Mason Cox wasn't planning on being a collegiate athlete, never imagined walking onto Oklahoma State's basketball team and certainly didn't expect to be flown to Los Angeles to try out for Australian Football League this past weekend.
But Cox is learning to go with the flow and when the AFL came calling, his response was, "Why not?"
"A recruiter saw me play against Gonzaga in the NCAA Tournament and I guess I had a skill set that they liked," Cox said.
That skill set has a lot to do with height and athleticism. Cox stands 6-foot-10 and weighs a lean 230 pounds. At the AFL Combine, he discovered he's the tallest athlete to participate in the league's 20 years of testing.
Kinnear Beatson, recruitment manager of the Sydney Swans, said American basketball players are the ideal type of athlete for the sport.
"Our problem in Australia, at the moment, is we really don't have enough genuine talls to service 18 clubs now," Beatson said.
Cox recognized his height made him stand out, but he wasn't as confident in his athleticism.
"I know people like (OSU teammate) Markel Brown and other people who can just jump out of the gym so I went up there thinking I'm probably going to get killed, but I ended up jumping higher than everybody except one guy from Kansas," Cox said. "At that point I kind of looked around and thought I might be a legitimate option here."
He went on to run the second fastest sprint and then really wowed scouts by winning the three-kilometer time trial.
"(Cox) ran three seconds flat for the 20-meter sprint, and 11.59 minutes for the three-kilometer time trial," said Kevin Sheehan, the AFL's national talent manager. "But it was more his skill overhead and his hands. He's mobile, agile, and a good decision-maker. He was the absolute standout, no doubt."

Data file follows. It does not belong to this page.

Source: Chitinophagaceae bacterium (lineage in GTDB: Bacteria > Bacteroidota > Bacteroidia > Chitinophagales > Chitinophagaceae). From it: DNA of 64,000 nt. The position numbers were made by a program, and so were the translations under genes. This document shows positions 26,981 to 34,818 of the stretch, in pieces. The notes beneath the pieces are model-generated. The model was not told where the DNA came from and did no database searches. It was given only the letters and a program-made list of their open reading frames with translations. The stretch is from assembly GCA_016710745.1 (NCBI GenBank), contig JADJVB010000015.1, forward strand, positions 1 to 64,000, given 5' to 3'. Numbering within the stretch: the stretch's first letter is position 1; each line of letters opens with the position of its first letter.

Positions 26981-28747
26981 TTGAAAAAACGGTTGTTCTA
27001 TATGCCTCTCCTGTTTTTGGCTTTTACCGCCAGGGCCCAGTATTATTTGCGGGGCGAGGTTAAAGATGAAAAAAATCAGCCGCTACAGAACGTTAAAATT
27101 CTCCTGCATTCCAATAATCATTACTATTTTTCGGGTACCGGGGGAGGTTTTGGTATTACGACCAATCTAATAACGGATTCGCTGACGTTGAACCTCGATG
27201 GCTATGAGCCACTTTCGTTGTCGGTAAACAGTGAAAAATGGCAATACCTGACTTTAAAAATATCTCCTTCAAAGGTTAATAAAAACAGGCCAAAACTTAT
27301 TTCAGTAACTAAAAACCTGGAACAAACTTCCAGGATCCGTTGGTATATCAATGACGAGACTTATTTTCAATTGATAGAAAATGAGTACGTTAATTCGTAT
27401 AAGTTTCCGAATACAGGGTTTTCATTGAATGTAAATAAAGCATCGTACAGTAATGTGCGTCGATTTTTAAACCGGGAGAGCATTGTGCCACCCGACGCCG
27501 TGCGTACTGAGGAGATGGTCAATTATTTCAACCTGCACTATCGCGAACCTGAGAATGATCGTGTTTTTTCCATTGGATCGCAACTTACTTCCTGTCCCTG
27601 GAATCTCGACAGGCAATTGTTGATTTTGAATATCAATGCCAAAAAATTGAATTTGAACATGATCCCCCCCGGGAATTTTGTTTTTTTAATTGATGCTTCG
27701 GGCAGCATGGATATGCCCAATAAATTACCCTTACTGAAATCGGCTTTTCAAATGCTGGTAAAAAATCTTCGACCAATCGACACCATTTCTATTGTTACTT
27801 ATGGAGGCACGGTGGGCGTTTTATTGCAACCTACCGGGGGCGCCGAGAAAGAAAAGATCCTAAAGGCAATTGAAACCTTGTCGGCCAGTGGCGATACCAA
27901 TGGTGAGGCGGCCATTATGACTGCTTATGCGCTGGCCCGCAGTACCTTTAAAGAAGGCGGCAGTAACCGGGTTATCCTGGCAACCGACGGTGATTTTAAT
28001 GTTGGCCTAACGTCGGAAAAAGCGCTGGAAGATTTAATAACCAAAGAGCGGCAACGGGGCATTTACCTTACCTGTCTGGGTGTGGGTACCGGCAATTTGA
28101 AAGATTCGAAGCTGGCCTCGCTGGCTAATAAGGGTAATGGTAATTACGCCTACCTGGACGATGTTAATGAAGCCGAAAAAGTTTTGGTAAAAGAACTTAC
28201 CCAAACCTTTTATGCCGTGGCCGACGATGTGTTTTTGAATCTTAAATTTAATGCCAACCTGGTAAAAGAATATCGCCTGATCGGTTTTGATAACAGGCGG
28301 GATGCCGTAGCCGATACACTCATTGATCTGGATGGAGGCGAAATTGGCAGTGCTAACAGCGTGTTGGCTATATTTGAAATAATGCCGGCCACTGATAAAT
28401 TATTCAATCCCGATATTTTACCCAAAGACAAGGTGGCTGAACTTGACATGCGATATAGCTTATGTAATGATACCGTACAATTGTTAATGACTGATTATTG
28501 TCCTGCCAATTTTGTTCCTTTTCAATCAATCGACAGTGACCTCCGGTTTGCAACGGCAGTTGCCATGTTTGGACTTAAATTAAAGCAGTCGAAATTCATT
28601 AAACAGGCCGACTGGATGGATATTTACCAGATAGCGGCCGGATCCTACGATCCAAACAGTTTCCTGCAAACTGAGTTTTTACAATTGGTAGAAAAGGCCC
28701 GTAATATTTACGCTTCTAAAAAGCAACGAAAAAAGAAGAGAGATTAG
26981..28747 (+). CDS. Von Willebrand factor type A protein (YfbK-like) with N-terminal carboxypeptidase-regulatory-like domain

There he stood, labeled one of the top foreign prospects in a sport he'd never heard of until recently.
Australian football, or footy, is played on an oval field with an oval-shaped ball. It's a strange mixture of rugby, volleyball and American football. Eighteen players per team move the ball by running with it, handball passes (think underhanded volleyball serves) or by punting to a teammate. Catching said punts is called a ‘mark' and it awards the team an uncontested kick. This is the job of the tallest and most athletic players and it's the reason Mason Cox was brought to the AFL Combine.
So how serious is he about professional Aussie football? Serious enough to see it firsthand.
Cox said the next step is to take a trip to Australia to work out for individual teams. He's even trying to convince his older brother Nolan, another former walk-on to the Cowboy basketball team, to go with him.
But first he'll walk across a stage in Stillwater to accept his mechanical engineering degree. Cox already has a job lined up with Exxon Mobile which he admits would be tough to turn down.
Still, a call from the Australian Football League has opened the door for seemingly endless possibilities. Overseas basketball, volleyball, maybe Ultimate Frisbee?
"Hey if there's an Ultimate league, hit me up, I'm a free agent at this point."